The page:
While the roots of Jewish mysticism can be found in the Torah, the past millennia have contributed numerous extraordinary developments and revelations in the field of Kabbalah. In particular, the teachings and ideas of 16th century kabbalist, Rabbi Isaac Luria, also known as the Ari, have been profoundly influential on Jewish mystical thinking, literature, and life. In this podcast episode, David provides historical context to the emergence of the Kabbalah of the Ari and then explores the two primary paths that disseminated his monumental ideas. David discusses many of the terms and concepts associated with Lurianic Kabbalah, including the sefirot, ein sof (the infinite), the four worlds, adam kadmon (primordial man), the writing of the name of G-d, tzimzum, shevirat hakelim (shattering of the vessels), the male and female aspects of G-d, and the concepts of tohu and tikkun (chaos and rectification).
A Podcast on the Prophets of Israel in Tanach (Hebrew Bible)
The Trei Asar, known in English as the twelve ‘minor’ prophets, have been fundamental to the transmission of ideas and moral perspectives through the past two and a half millennia. In this podcast episode, the final instalment of this four-part series on the prophets of Israel for Elul, David explores the fascinating lives, historical context, and profound messages of these spiritual giants. In dynamic succinctness, David marches through the short but canonical texts of Hosea, Yoel, and Amos; Ovadiah, Yonah, and Micah; Nachum, Habakkuk, and Zephaniah; Haggai, Zechariah, and Malachi. David explains the importance of each book and their contributions to Jewish and world spirituality.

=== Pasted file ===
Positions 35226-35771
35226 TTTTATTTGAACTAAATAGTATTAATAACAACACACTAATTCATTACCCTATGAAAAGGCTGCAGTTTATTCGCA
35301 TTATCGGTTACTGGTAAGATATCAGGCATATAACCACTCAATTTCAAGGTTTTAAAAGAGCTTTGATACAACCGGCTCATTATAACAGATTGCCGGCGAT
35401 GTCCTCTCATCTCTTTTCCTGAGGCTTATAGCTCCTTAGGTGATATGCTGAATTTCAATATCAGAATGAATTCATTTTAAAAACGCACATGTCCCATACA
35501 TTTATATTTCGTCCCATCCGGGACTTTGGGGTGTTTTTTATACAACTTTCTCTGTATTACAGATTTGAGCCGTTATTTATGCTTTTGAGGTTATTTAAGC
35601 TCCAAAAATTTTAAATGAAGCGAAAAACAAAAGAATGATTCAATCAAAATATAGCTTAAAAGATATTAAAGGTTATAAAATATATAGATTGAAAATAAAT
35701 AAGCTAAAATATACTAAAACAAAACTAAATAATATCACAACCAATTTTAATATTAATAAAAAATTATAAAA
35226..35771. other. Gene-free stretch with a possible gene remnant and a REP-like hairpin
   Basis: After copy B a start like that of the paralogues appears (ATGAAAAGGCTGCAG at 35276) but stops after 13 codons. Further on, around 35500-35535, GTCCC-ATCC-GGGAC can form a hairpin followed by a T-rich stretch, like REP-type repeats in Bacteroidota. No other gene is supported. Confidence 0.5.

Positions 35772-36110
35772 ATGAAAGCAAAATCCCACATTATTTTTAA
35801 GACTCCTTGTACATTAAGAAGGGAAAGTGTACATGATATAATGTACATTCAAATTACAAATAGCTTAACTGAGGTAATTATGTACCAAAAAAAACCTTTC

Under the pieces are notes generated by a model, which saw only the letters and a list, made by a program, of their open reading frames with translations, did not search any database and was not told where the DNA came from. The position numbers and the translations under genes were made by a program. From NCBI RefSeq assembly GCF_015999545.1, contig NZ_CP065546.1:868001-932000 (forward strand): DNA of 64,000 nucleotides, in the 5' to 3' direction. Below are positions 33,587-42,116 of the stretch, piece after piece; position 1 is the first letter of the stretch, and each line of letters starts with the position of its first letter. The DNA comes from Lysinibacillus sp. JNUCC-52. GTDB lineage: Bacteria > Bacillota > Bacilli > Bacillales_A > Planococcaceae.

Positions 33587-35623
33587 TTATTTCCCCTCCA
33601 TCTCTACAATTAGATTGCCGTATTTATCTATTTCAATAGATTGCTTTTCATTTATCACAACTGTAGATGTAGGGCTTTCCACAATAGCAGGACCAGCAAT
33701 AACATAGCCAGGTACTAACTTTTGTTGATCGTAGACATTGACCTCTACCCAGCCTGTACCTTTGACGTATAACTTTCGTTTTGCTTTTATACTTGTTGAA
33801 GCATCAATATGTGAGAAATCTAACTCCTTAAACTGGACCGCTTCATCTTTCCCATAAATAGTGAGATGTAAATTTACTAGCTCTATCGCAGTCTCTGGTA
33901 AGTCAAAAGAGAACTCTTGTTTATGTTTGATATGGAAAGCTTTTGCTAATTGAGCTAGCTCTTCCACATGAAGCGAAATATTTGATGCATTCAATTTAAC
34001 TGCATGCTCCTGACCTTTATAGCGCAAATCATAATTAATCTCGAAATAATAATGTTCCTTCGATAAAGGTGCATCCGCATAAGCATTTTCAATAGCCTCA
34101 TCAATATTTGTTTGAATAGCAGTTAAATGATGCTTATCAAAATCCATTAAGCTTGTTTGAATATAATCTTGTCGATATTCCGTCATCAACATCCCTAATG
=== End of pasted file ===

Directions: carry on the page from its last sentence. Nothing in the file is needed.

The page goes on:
Find ‘Collected Talks of David Solomon’ on the Jewish podcast rating list at Feedspot.
A Podcast on the Book of Job in the Hebrew Bible
The Book of Job (Iyov) is a philosophical discussion on the nature of divine justice in relation to human suffering. In this podcast episode, David provides a fascinating overview of the story of Job whose tragic circumstances cause him to demand an explanation from G-d on the question: Why has this happened to me? As David explores each chapter of this biblical text, he unravels the various philosophical positions as expressed by G-d, Satan, and a range of other biblical characters to this age-old question. David also draws on views expressed by the sages, rabbis, and mystics on the Book of Job and its questions.
A Jewish History Podcast
This podcast episode begins with an exploration of two significant moments in the second quarter of the 17th century: the contributions and controversies of the German rabbi and kabbalist Naphtali Bacharach and the horror of the Cossak uprisings in Ukraine under the leadership of Bohdan Khmelnytsky. With this background in place, David then moves to the extraordinary story of one of Judaism’s most infamous messianic figures, Shabtai Zvi, taking listeners on an incredible journey through mystical narratives, revolutionary ideas, political drama, spiritual aspirations, communal devastation, and historical consequences.